The ancient part of Samarkand, with the area of more than 200 hectares, is situated on a vast hilly plate, named after legendary Turanian king Afrasiab. It was protected by river canal in the north and east and deep ravines in the south. A town settlement arose here in the 8th–early 7th centuries B.C. So Samarkand has a 2750 years history substantiated by archeology and is a coeval of ancient Rome. The ancient citadel of Samarkand which dominates Afrasiab hills was probably that very sacred fortress Kangdiz. According to the Book of Kings “Shah-name” and ancient Iranian tales it was built by the legendary Siyavush. The Persian chronicles say that in Samarkand the son of Siyavush king Kay-Hosrov created a miraculous fire alter and built a holy temple around it. Later the founder of Zoroastrianism, Zaratushtra, handed there his 1200 chapters of a holy book of “Avesta” written down on gold plates.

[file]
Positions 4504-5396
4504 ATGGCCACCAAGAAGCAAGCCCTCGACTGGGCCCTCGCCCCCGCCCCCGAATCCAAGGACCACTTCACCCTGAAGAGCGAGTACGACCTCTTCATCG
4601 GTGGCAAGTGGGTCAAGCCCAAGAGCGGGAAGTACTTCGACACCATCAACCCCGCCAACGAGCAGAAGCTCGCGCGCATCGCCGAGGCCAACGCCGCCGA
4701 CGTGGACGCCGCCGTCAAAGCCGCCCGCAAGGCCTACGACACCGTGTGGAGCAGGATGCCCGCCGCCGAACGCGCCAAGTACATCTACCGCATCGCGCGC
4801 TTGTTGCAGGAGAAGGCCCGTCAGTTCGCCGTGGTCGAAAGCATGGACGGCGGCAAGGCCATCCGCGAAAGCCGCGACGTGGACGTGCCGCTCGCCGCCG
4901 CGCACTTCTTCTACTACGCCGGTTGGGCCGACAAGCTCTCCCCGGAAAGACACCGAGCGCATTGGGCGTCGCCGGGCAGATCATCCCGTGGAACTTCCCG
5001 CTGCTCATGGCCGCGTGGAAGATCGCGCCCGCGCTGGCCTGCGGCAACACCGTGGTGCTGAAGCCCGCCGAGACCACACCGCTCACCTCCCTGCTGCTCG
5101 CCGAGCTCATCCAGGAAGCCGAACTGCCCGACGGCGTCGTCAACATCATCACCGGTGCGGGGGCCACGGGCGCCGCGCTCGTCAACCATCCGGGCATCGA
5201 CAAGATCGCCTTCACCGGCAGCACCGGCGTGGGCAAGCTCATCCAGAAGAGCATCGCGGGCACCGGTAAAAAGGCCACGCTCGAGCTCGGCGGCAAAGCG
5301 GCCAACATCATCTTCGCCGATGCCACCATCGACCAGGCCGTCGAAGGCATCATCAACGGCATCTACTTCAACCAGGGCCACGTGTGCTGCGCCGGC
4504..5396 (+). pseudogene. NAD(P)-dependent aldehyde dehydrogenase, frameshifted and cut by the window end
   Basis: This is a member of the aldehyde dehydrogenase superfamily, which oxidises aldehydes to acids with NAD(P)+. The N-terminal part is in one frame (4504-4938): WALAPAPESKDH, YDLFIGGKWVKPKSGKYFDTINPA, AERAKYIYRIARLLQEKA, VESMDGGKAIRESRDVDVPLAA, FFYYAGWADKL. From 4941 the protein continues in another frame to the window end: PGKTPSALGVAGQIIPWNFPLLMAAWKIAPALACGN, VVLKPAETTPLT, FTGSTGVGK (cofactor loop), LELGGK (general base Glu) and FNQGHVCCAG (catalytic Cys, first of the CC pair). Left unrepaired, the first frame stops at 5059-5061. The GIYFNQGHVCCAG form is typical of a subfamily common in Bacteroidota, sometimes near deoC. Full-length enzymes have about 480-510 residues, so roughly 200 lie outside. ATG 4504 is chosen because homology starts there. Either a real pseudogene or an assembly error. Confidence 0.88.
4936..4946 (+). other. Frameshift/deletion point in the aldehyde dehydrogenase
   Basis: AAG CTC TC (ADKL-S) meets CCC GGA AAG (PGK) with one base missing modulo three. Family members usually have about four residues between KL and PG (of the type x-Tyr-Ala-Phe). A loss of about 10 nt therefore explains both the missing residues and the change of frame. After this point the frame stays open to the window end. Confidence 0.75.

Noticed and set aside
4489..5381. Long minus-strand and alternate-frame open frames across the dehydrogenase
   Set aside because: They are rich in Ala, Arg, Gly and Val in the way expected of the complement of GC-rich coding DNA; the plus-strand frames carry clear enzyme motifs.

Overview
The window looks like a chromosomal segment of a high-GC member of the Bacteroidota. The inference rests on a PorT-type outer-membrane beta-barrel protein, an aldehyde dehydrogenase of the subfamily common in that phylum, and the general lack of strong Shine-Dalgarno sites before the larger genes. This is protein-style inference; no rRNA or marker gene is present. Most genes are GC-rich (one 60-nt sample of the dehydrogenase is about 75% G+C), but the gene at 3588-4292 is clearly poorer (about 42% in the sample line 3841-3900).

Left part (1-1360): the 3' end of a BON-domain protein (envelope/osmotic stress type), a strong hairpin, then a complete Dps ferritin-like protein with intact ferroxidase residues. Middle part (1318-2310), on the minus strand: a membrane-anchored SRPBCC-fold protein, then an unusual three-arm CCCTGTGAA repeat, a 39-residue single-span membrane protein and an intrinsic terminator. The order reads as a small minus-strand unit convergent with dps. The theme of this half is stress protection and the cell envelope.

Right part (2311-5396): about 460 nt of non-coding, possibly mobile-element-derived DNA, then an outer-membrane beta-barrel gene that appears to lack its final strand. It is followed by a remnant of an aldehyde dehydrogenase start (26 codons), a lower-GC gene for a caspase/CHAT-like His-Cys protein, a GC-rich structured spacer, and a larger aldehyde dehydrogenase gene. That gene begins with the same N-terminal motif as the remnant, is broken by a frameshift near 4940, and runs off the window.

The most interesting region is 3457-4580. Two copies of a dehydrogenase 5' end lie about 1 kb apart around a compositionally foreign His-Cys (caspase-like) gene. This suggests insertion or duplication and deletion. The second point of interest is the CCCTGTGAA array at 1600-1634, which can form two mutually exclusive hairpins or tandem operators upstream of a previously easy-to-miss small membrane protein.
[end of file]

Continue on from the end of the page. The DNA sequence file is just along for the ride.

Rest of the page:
In the time of the Achaemenids the town became the capital of Sogdiana. It was encircled with a massive wall which had inside a corridor and towers. In the ancient chronicles the town was mentioned as Marakanda, destroyed by Alexander the Great. Zoroastrianists blamed Alexander for ruining the ancient temples and holy books. Samarkand rose again in the 4th-8th centuries when the Great Silk Road became an important trade route. The Chinese chronicles of the 1st millennium call Samarkand “The Kang Kingdom”, which was the strongest princedom in Sogd. In the 5th-7th centuries Samarkand recognized the supremacy of Hephthalites and Turks, in the 7th-8th centuries it was under the Chinese Tang dynasty. Four lines of new walls were built around Samarkand in that period. There were built Zoroastrian, Buddhist and Christian temples. The wall paintings in the royal palace are still safe. In the 8th century Arabian troops headed by Quteiba conquered Samarkand.